PALCO sought and received a timber harvesting plan from CDF. The Water Board submitted comments on the timber harvesting plan that were partially adopted by CDF for the timber harvesting plan review and approval process established by state law. CDF eventually adopted and approved PALCO's timber harvesting plan, and the Water Board did not appeal. Instead, the Water Board held its own independent hearings, outside the plan review and approval process, and imposed its own order on PALCO requiring additional water quality monitoring. PALCO successfully sought a writ to set aside the Water Board's order.

The court found that the regulation of timber harvesting is vested exclusively with CDF. The purpose of evaluating a timber harvesting plan in one forum under the authority of one agency is to address all issues and "allow the timberland owner to have finality, once the plan is approved, and appeals exhausted, and yet allow protection of the environment through public input, as well as input from state agencies involved in the timber harvest plan process. Such intent would be vitiated should involved agencies, unhappy with the final plan, ignore the appeal process, and simply issue their own orders to the timberland owner."

HEALTHY FORESTS INITIATIVE AND COOPERATIVE STEWARDSHIP CONTRACTING

The Bush Administration has committed itself to taking steps to assist federal, state and private land managers to restore forest health and prevent catastrophic wildfires. The Departments of Agriculture and Interior are proposing a new procedure that will enable priority fuels treatment through thinning and reforestation projects to proceed rapidly. The Departments of Interior and Commerce are working on expediting Endangered Species Act processes for reviewing fuels treatment projects. Additionally, the Council on Environmental Quality will provide guidance for the Department of Interior and Agriculture to develop a focused process for reviewing forest health projects. See www.whitehouse.gov. As part of implementing the Healthy Forests Initiative, on February 14th, President Bush signed a bill that among other things provides for cooperative stewardship contracting. The Forest Service and the Bureau of Land Management may enter into stewardship contracting projects with private persons or other public or private entities to perform services to achieve land management goals for the national forests and the public lands that meet local and rural needs. Section 347 Omnibus Consolidated Appropriations Act of FY 1999, as amended by (The Omnibus Appropriations Act of FY 2003). The new law authorizes the Forest Service and the Bureau of Land Management to offset the cost of services received from private entities with timber or other forest products removed as part of the stewardship agreement. Stoel Rives continues to advise clients as these and other forestry-related issues unfold across the West. Stoel Rives has a strong tradition of advising businesses on regulatory matters, which when coupled with an equally strong tradition of environmental and natural resource litigation allows us to see a problem from all angles and to provide our clients the best possible representation and service.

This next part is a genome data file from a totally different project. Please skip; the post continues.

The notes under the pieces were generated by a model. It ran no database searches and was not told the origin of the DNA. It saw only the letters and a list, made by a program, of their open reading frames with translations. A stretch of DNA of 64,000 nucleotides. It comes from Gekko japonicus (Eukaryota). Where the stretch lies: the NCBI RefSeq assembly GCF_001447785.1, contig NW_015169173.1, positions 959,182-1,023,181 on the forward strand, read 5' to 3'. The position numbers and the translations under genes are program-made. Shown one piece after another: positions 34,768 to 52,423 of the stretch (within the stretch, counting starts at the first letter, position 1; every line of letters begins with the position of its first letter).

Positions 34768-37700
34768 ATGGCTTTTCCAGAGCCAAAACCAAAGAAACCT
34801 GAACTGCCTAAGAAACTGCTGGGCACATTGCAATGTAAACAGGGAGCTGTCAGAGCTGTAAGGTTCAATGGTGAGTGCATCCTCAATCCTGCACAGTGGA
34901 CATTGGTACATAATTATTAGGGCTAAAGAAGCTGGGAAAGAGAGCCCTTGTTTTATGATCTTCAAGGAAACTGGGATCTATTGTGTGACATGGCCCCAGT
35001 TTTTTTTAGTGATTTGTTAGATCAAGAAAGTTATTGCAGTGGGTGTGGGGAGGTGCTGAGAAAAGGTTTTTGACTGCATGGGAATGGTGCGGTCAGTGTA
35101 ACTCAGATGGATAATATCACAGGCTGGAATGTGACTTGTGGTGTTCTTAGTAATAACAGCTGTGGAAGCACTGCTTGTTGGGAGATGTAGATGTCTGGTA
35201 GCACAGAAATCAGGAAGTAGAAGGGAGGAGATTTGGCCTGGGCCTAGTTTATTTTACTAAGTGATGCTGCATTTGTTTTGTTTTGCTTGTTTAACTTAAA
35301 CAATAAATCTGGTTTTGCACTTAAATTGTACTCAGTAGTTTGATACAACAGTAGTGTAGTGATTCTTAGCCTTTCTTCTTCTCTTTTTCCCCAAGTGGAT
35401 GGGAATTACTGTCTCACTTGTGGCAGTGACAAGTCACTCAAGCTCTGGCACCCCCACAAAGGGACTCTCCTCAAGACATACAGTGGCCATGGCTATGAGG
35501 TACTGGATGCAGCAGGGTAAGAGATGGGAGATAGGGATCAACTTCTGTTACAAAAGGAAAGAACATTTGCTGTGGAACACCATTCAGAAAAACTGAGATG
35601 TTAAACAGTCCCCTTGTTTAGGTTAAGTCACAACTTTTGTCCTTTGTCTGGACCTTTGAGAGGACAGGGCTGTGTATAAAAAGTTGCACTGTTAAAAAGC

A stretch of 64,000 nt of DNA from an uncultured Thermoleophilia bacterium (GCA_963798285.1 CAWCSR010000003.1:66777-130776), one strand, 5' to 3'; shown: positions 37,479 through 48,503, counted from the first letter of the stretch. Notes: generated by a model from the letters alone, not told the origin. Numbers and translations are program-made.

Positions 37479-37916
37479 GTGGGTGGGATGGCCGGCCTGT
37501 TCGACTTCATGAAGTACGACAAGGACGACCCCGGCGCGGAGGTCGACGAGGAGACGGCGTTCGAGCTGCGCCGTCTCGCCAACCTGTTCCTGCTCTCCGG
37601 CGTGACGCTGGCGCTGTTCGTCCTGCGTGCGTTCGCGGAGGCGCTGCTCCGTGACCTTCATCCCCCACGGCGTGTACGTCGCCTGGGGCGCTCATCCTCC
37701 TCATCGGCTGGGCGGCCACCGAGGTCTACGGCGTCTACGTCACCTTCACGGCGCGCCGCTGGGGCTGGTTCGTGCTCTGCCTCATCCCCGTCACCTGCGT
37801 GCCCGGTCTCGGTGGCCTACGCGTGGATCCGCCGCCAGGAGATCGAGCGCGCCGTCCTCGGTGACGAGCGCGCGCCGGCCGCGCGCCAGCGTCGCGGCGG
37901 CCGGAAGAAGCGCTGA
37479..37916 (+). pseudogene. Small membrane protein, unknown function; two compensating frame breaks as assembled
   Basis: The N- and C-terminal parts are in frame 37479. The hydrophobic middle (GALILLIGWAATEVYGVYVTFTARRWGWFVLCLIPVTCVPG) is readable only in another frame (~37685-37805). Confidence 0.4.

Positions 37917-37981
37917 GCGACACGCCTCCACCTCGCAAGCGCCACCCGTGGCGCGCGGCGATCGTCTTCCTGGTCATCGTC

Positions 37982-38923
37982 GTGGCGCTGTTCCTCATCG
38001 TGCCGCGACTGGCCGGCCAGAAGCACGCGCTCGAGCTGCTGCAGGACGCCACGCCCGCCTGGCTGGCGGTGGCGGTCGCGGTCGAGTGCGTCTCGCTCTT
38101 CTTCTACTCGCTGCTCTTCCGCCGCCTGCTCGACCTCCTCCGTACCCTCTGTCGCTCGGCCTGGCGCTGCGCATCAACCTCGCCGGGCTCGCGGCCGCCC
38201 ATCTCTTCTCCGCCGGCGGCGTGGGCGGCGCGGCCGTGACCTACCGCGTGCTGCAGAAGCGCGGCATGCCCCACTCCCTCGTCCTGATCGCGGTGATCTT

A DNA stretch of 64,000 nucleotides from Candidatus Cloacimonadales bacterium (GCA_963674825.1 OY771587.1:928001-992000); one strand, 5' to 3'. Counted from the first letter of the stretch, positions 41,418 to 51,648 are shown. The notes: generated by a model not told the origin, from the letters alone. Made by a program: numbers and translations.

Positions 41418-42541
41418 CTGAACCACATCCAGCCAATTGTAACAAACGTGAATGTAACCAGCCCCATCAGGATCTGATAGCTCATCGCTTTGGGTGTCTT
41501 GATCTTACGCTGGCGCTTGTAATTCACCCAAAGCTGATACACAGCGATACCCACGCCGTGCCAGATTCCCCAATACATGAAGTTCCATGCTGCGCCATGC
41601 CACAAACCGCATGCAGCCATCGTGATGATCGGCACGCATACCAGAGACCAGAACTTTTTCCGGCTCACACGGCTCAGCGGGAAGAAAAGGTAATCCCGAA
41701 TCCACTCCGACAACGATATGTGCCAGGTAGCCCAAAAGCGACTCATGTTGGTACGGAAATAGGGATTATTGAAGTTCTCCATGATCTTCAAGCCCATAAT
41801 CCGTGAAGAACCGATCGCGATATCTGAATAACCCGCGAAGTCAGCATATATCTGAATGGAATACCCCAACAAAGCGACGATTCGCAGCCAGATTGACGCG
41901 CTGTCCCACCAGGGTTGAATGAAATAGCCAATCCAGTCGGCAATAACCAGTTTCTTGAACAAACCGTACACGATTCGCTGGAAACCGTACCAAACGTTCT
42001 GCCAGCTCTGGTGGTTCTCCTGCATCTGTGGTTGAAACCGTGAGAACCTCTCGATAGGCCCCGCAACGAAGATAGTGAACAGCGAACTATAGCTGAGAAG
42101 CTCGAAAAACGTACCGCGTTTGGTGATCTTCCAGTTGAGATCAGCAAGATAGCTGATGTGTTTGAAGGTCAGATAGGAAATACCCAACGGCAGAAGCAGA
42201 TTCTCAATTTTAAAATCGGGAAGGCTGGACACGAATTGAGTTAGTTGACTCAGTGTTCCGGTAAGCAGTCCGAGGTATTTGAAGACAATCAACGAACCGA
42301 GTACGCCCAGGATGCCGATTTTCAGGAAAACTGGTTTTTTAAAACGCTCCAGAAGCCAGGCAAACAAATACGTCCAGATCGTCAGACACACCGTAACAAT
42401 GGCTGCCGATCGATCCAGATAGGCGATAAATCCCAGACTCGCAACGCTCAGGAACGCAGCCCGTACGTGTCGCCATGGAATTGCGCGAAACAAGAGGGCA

Key Contributors

Barbara D. Craig